New Thai violence kills 2, mars compromise moves
Hopes for an end to Thailand`s political crisis diminished following a new eruption of violence.
Bangkok: Hopes for an end to Thailand`s political crisis diminished Saturday following a new eruption of violence that killed two policemen and wounded 13 people in double nighttime attacks.
The attacks came after the so-called Red Shirt movement signaled that they were in general agreement with a government reconciliation plan and might soon end the protracted demonstrations that have shut down much of Bangkok`s commercial district.
The protest movement denied involvement in the latest attacks and indicated that its occupation would continue while it sought a deal with the government, saying the two were not mutually exclusive.
"No matter who and whatever is trying to obstruct us, we will carry on our protest (in central Bangkok)," Weng Tojirakarn, a protest leader, said Saturday.
The protesters say they agree in principle with a proposal by Prime Minister Abhisit Vejjajiva to dissolve Parliament and hold new polls — their key demands — but want more specific details and assurance that Abhisit has the full support of his coalition partners and other political actors.
"One mouth speaks of reconciliation while the other 99 mouths keep talking about cracking down," Weng said.
He called on the government to revoke emergency decrees that give the military powers to restore order and that ban public gatherings.
As Weng spoke, a long column of pickup trucks loaded with protesters arrived from northeastern Thailand to reinforce the Red Shirt "occupation zone."
Late Friday night, the sense of relative calm that had prevailed for several days was broken by a mysterious incident near where grenades exploded on April 22, killing one person and wounding several others. The area, close to an encampment of the protesters, is guarded by many police and soldiers.
A witness, Decha Phoonpanang, said either a small explosive or gunshots whizzed past him, shattering the glass storefront of a bank and hitting two policemen — one in the stomach — and a man in the leg.
Slightly more than two hours later, about three explosions could be heard in an adjacent street that fronts a park, with police officers saying they believed them to be grenades.
The official Erawan Emergency Center on Saturday said two policemen were killed in the two incidents. Most of those wounded were believed to be police.
Red Shirt leaders denied involvement in the attacks and urged that security forces be withdrawn from the streets since they only served as "lightning rods" for those trying to provoke violence.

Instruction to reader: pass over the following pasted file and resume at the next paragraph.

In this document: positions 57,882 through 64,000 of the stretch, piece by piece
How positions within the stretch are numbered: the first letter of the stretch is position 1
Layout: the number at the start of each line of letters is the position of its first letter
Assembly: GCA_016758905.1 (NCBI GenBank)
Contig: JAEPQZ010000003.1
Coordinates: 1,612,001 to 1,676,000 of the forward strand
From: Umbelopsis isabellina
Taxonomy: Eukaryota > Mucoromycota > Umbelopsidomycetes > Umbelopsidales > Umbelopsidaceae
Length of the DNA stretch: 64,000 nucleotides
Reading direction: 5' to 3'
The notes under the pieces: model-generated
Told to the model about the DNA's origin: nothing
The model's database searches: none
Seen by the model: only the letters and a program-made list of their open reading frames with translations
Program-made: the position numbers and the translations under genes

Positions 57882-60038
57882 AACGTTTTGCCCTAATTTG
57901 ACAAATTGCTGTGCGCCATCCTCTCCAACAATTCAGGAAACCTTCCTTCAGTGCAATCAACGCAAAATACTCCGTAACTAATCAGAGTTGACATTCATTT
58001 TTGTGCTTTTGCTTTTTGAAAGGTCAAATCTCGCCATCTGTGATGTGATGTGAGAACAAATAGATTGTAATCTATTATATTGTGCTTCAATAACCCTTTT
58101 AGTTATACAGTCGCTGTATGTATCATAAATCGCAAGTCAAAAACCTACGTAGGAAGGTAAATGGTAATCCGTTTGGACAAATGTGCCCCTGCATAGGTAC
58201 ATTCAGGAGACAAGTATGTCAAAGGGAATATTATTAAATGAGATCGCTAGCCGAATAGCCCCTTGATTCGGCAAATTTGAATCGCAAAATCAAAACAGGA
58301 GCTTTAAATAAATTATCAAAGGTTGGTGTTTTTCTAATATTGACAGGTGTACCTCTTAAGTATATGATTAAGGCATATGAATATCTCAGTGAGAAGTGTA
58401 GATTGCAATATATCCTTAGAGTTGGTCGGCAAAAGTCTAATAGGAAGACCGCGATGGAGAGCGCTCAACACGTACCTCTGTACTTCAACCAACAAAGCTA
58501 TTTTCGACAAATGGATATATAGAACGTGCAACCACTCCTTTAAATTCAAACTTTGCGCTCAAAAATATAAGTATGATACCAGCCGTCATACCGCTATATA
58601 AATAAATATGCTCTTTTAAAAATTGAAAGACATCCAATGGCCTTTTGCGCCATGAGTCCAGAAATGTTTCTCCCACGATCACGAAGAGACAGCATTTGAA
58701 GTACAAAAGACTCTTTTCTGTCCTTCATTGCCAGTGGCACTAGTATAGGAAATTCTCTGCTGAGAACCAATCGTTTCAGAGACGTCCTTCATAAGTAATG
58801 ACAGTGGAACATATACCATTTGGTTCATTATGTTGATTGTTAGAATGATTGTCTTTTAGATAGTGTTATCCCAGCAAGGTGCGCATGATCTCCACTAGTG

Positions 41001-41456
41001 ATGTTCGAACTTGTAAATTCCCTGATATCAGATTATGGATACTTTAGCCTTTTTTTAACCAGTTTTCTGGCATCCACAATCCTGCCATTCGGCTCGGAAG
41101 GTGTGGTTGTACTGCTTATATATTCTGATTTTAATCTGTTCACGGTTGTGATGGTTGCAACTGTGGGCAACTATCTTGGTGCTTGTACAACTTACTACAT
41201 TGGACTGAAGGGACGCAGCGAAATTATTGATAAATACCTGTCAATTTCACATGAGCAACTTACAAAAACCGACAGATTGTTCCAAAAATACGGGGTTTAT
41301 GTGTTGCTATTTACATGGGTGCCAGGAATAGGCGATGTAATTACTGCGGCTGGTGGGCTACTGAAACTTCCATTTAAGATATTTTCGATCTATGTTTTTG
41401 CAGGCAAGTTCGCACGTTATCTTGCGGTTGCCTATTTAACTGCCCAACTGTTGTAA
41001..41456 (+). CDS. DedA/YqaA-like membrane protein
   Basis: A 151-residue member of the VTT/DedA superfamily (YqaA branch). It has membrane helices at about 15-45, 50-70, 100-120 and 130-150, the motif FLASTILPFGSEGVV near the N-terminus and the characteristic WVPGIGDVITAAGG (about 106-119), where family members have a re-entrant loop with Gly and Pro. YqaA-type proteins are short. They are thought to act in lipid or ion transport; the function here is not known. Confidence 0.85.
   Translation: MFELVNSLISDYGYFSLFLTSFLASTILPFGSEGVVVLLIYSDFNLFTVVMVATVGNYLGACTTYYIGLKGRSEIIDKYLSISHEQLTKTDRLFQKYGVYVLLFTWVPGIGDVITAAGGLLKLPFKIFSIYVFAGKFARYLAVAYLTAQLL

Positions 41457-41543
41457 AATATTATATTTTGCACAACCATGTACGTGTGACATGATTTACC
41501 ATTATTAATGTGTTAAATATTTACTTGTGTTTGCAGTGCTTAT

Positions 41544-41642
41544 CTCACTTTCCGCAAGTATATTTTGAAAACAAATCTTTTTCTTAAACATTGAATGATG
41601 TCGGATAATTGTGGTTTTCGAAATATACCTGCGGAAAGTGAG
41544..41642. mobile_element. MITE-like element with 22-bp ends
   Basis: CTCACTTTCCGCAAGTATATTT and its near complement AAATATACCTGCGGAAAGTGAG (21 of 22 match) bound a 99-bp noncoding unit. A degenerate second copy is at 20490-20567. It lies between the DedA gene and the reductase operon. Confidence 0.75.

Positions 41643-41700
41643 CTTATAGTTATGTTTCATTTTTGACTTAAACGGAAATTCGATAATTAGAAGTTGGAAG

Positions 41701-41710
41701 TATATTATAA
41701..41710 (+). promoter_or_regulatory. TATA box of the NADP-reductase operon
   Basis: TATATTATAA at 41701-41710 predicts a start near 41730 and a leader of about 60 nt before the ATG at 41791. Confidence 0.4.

Other activists who oppose the Red Shirts have denounced the government`s peace offering as a capitulation and demanded that Abhisit clear their encampments or step down.
Some factions on all sides oppose a settlement, making it difficult to pinpoint an obvious suspect in the new violence.
The nearly two-month standoff in Bangkok has hammered the economy, decimated the tourist industry and ground government machinery to a near halt. Clashes with soldiers and other violence have killed 29 people and wounded nearly 1,000.
Abhisit unveiled a proposal that included new elections on Nov. 14 — about a year before his term would end — if the protesters left their encampment in the heart of the Thai capital. The Parliament must be dissolved at least 45 days before the elections.
The plan includes respect for the monarchy, reforms to resolve economic injustice, media reforms, independent investigations of violence connected with the protests, and amending the constitution to be more fair to all political parties.
But the date of the dissolution of Parliament has since become a sticking point, with the Red Shirts insisting it be specified and Abhisit saying only it would happen in time for the November election, but possibly as early as September. No date would be fixed if the Red Shirts did not agree to the plan, the prime minister has said.
The timing is a crucial issue because a key reshuffle of top military posts is scheduled for September, and the protesters don`t want Abhisit at the helm then. It`s not clear if a caretaker government, which would run the country after Parliament is dissolved, would be allowed to make the appointments.
The military holds tremendous power in Thailand, and the Red Shirts, who draw most of their supporters from the rural and urban poor, view Abhisit`s government as the illegitimate product of back-room deals and military pressure on legislators.
The protest group includes supporters of former Prime Minister Thaksin Shinawatra who was ousted in a 2006 military coup following accusations of corruption and abuse of power.